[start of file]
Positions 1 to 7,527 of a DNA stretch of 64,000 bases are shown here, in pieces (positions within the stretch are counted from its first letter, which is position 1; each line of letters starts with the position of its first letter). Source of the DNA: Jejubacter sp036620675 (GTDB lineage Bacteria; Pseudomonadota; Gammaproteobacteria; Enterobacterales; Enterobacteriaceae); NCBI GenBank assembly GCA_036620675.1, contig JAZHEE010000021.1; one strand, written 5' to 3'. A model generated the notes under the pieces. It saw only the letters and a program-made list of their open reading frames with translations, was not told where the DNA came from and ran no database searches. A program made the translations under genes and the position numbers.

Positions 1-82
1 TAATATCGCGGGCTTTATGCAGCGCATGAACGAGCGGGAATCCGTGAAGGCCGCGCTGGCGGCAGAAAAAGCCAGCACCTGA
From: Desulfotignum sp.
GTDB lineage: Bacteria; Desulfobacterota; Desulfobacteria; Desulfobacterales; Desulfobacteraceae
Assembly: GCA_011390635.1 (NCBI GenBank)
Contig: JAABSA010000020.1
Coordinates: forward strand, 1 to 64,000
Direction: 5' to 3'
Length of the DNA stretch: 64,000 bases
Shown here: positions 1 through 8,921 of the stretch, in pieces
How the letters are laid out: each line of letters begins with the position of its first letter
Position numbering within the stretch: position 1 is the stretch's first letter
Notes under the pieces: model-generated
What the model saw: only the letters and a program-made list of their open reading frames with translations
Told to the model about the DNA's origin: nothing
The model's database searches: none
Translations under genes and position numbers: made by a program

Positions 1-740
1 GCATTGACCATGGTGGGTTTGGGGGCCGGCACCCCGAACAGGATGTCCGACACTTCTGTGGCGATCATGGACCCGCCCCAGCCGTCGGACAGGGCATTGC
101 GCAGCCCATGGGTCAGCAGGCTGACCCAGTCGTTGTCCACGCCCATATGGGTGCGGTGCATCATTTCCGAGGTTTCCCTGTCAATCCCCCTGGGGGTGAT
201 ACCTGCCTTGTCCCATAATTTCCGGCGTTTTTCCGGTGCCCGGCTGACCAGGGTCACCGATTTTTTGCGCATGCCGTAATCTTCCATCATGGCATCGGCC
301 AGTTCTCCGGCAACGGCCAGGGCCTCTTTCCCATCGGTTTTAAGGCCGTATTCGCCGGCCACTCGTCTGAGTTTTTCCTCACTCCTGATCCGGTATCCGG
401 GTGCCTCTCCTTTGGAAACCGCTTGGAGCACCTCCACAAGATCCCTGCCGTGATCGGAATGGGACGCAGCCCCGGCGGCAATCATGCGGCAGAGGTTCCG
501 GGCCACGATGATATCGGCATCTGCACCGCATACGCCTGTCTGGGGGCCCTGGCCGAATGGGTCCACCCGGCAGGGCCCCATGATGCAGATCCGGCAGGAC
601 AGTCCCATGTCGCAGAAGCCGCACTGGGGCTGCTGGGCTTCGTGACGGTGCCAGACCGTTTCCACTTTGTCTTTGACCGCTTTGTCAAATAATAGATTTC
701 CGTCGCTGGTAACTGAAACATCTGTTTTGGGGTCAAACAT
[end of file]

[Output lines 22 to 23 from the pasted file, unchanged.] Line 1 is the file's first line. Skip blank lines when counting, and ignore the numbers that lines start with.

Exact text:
201 ACCTGCCTTGTCCCATAATTTCCGGCGTTTTTCCGGTGCCCGGCTGACCAGGGTCACCGATTTTTTGCGCATGCCGTAATCTTCCATCATGGCATCGGCC
301 AGTTCTCCGGCAACGGCCAGGGCCTCTTTCCCATCGGTTTTAAGGCCGTATTCGCCGGCCACTCGTCTGAGTTTTTCCTCACTCCTGATCCGGTATCCGG